Water softener unit – anyone had one fitted?
Thanks for sensible and not-so-sensible replies!
I’ve not seen water as hard as this before. My kettle looks as though it needs descaling every week. Have used Calgon in the past and that worked out expensive.
Just wondering if it’s worth having the whole water system (apart from drinking water) on soft water. Surely showers would work more efficiently?Posted 6 years agoKing-ocelotMember
My mum and dads house has really bad water. We used to go through shower heads, kettles, washers really fast. They got a Britta (sp) filter and it only improved a bit, same with calgon etc. Now have a water softener fitted and everything’s much better, neighbours followed suit and all say it’s improved.Posted 6 years ago
Got a water softener , use 25 kg of salt every 6 weeks. Works out a lot cheaper than all the descaler, soaps, shampoos. Cost me £4 a bag delivered. Also my wife had excema and that has all cleared up. Kiddies skin is better, no need to descale the shower heads, taps and spend a fortune on Viakal to clean the baths and showers.Muck on the baths and showers are just a light dust, which wipes off easily. Its nearly all a win situation. If your water is as hard as you say, then the long term is that the hot water cylinder will be totally scaled up and the pipes too. It thats the case then you are wasting more than the £4 in energy a month in heating nothing for a bag of salt. Genuine benefit to us and anyone that uses one.Posted 6 years agojohnnersMember
You don’t want to drink softened water – you’re removing the minerals – right?
It’s possible that sufficient minerals are available from elsewhere, like food maybe? I mean food’s pretty solid compared to water so I’m guessing it’s got a higher mineral content.*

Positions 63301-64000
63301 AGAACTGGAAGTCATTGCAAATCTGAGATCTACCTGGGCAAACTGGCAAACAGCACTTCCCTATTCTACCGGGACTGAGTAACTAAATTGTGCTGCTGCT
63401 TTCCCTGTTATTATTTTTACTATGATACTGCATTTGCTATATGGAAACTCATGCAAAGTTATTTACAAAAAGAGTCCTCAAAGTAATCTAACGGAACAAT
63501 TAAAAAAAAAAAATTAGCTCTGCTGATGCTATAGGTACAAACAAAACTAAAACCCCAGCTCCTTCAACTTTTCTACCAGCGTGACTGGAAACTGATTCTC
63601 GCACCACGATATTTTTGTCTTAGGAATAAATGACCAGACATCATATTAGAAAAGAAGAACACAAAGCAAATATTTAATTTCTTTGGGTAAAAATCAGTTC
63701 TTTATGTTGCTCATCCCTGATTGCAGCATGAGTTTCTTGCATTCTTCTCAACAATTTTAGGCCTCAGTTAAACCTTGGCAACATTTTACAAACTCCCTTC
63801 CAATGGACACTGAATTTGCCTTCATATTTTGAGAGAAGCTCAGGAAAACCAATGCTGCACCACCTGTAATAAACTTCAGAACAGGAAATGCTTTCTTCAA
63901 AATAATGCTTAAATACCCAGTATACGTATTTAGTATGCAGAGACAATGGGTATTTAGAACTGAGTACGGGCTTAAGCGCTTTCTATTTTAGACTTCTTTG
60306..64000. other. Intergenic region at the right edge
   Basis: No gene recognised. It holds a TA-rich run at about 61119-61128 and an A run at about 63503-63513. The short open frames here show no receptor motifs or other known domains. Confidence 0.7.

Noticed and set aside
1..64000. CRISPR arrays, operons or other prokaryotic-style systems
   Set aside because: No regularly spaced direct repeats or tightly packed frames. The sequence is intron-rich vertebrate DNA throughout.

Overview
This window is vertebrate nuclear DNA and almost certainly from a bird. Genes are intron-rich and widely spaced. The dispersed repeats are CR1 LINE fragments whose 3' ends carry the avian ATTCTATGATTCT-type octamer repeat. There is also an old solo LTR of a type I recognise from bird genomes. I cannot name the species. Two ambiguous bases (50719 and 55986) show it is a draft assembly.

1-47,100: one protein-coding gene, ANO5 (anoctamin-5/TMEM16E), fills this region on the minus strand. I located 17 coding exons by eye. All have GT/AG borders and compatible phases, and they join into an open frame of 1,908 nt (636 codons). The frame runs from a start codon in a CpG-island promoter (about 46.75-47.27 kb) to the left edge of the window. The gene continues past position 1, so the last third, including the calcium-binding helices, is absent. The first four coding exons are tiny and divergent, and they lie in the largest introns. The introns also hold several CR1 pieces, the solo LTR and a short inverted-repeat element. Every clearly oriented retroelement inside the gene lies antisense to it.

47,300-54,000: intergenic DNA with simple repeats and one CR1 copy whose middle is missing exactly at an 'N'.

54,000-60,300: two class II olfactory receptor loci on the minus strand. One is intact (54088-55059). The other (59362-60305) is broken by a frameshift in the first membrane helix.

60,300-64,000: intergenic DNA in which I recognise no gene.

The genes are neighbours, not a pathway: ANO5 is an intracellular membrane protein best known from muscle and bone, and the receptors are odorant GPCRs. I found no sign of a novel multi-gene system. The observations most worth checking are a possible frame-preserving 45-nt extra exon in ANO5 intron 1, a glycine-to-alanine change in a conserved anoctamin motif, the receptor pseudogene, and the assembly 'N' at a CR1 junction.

*I’m not a scientist.Posted 6 years ago
Water softeners have resin inside them, that absorbs all the bits out the water you dont want and the salt is used to backwash the bits out the resin to start the process all over again. there are other alternatives you can buy, but when I was looking, various plumbers said, dont waste your money and get a softener.Posted 6 years ago
According to my water company, I live in a ‘very hard water’ area. Have just had the heating element of a 3.1/2 year old washing machine replaced due to limescale BUT have only lived in this area for a couple of months. 😯
From what I can see, it’s a lot of money to buy a unit but what I don’t know is how much it would cost to run. Is it really worth spending the money?
Would be very interested to hear of any experiences.
As always, thank you so much. 🙂Posted 6 years agoMurrayMember
Got one, no longer have to descale the toilets, scrub sink to get rid of limescale etc. Highly recommended provided it’s metered properly i.e. only regerates as required. Also, fix all dripping taps etc or it’ll cost a fortune softening water that you don’t use.
They work by subsituting sodium ions for the calcium ions in your water using an ion exchange resin. The sodium and carbonate ions will then be in your water. You don’t want to be drinking the softened water unless you want a high sodium diet!
The salt regenerates the ion exchange resin by replacing the calcium ions captured from the water with new sodium ions.Posted 6 years agothisisnotaspoonMember
We had one in our shared house in reading, salt was about £5/25kg bag depending on where you bought it and quantity (basicly if you bought it from a supermarket it costs 5x more, costco/makro not bad, industrial supplies was basicly free + delivery).
Used a bag every other month between 3 of us.
Missus’ flat in the same area, we spent more than that on shower heads as the limescale would rip appart the rubber bits or block plastic holes in under a month! Swaped for a ‘limescale proof’ showerhead costing a fair bit but is rebuilable and has a pressure activated spikey thing that breaks up the scale in the head when it starts to block.Posted 6 years agotonydMember